There’s something deeply satisfying about exhibitions that focus on a specific time and place. To me, visiting these shows is a bit like time travel. When curators narrow their purview to emphasize overlooked works, underappreciated artists or movements that have simply fallen out of fashion, we get to exist in that time and space, with those voices, for the duration of a show. (It’s no surprise that many of these “reconsiderations” often feature artists and movements previously glossed over by art history.)
Locally, Soul of a Nation: Art in the Age of Black Power does this exceedingly well, zooming in on Black Art of the '60s, '70s and '80s. At Los Angeles’ Museum of Contemporary Art, With Pleasure: Pattern and Decoration in American Art 1972–1985 is stuffed with treasures from a movement that flew in the face of minimalism’s “less is more” approach. And at the San Francisco Museum of Modern Art, Thought Pieces, a show of work by Lew Thomas, Donna-Lee Phillips and Hal Fischer, covers just one incredibly productive decade, when the friends and collaborators dedicated themselves to mining the relationship between photography and language.
Curated by Erin O’Toole, Thought Pieces gathers photographs, publications, correspondence and ephemera from the three artists. Thomas is the ringleader, positioned as a man on a mission to “disrupt” the San Francisco photography scene, which he viewed as overly influenced by “mystical thinking and emotionalism.”
In (high) contrast to this perceived trend, Thomas wanted to distill photography down to its core elements. The first result of this thinking was Black & White, a diptych of the title’s text on solid black and white backgrounds. Thomas later described the piece as a kind of breakthrough; he didn’t need to go somewhere special or even locate a subject to make a photograph. “All the content I would ever need for photography was already with me,” he wrote in his 1978 book Structural(ism) and Photography.
While this may sound limiting, Thomas’ work is delightfully varied. It encompasses conceptual experiments (tossing a camera in the air), serial studies (the movement of daylight across a floor) and deadpan one-liners (a life-sized image of a four-foot-long ruler hangs surreptitiously in a gallery doorway). He also made a number of fragmented photographic collages that operate like impressionist paintings. Individually, the prints contain little to no information. In aggregate, they combine to create a recognizable image. A personal favorite in this vein is The Vacuum, a composite image of a Kenmore vacuum cleaner made out of nine gelatin silver prints. The frame, custom-made to fit the artwork’s irregular shape, is half the fun.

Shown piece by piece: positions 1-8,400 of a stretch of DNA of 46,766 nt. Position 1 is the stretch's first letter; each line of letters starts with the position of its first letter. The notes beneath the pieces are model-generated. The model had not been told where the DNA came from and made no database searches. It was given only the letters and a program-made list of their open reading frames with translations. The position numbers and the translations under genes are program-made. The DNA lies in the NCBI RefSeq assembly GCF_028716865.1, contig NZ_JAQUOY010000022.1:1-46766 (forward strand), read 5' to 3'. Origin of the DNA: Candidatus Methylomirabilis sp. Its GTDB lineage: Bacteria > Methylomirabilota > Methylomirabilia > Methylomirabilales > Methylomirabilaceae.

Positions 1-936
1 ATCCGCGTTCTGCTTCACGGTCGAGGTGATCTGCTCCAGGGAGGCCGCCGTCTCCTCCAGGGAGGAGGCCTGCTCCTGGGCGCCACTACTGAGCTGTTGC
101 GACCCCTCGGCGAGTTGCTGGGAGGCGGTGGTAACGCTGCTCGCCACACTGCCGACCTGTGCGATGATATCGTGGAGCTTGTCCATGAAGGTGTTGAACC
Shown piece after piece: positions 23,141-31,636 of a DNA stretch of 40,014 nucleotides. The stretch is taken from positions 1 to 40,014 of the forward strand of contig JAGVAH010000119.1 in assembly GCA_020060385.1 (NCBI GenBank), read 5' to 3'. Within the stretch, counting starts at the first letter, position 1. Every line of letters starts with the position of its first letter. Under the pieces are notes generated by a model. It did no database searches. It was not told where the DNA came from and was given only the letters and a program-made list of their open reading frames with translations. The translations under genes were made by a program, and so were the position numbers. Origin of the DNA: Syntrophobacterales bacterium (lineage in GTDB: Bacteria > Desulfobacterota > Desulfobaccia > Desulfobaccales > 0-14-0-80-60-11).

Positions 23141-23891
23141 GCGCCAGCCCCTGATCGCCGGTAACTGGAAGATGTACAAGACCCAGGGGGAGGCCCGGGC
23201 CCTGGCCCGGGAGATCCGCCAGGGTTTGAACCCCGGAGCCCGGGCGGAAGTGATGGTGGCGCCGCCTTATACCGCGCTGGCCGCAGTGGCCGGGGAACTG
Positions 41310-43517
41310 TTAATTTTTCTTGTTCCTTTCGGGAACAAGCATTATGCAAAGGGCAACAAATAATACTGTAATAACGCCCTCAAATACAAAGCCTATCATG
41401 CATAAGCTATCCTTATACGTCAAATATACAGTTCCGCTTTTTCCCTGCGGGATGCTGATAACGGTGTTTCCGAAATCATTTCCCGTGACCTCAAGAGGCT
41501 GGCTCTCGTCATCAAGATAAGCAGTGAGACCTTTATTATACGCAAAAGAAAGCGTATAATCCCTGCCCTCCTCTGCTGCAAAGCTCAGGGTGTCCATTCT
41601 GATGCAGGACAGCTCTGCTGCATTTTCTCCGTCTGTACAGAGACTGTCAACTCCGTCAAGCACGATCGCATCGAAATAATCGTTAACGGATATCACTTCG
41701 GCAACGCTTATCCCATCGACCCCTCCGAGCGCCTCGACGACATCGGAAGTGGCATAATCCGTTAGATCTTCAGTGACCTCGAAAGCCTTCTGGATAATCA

For Phillips and Fischer, the older photographer was a mentor, confidante, supporter and friend. Multiple vitrines featuring letters between the artists, articles written about each other’s work and publications made together testify to these fruitful relationships. A postcard sent by Thomas to Fischer in 1976 seems to document their first meeting. “I don’t encounter many literate people in the photo context, so our conversation was very delightful and informative,” Thomas writes.
On the other side of the triangle, Phillips and Thomas cofounded NFS Press in 1975, which published Structural(ism) and Photography along with titles like Eros & Photography (co-edited by Phillips and Thomas) and Fischer’s 1977 book Gay Semiotics (initially banned, Fischer remembers, from the SFMOMA bookstore). Phillips’ personal work showcases both her design sensibility and feminist take on conceptual photography. The series 100 Chairs, More or Lessseems to pick up (with more cheek) where Joseph Kosuth left off.
“This is certainly a chair,” reads the rubber-stamped text beneath one of Phillips’ identical chair photographs. “This is probably a chair,” says another. In her series Fragments from a Visual Journal, self-portraits made over two months in 1977, her clothing selections (or lack thereof) combine with flow-of-consciousness text to detail her mental and physical state.
Nothing happens per se, but as text included in another one of her works says, “Nothing photographed is something.” Like Thomas, all the content she needed was already with her.
Much of the power in all three artists’ work comes from the demonstration of how images change as different text is applied to them (or conversely, what happens when an image changes and text remains static). The former is most noticeable in Fischer’s Civic Center, three identical prints of San Francisco’s city hall presented with three different captions. The first describes a Gay Pride parade in June 1978. The second details celebrations after the Briggs Initiative, which would have banned gay and lesbian teachers from California’s public schools, failed to pass. And the third, dated Nov. 29, 1978, sketches the aftermath of Harvey Milk’s murder.
All of Fischer’s work has a tinge of sociological study to it. With deadpan humor and precise writing, Fischer breaks down the visual coding of the Castro scene in Gay Semiotics, documents his own sexual encounters and captures 24 hours of activity at a San Francisco bus stop.
The limited scope of Thought Pieces functions much like one of Lew, Phillips or Fischer’s own series. There are constraints, temporal and physical, to the presentation. On the time-travel front, it’s worth noting that the three artists’ work hasn’t been shown together since 1981, when Thomas organized a show called Photographs and Words at SFMOMA. The focus on the '70s also means Thought Pieces answers few questions of the “where are they now?” variety.
But as a document of a close-knit artistic circle establishing a visual language of their own—one that continues to read as fresh, engaging and intellectually gratifying—Thought Pieces proves even a three-person community can push artistic production into new realms.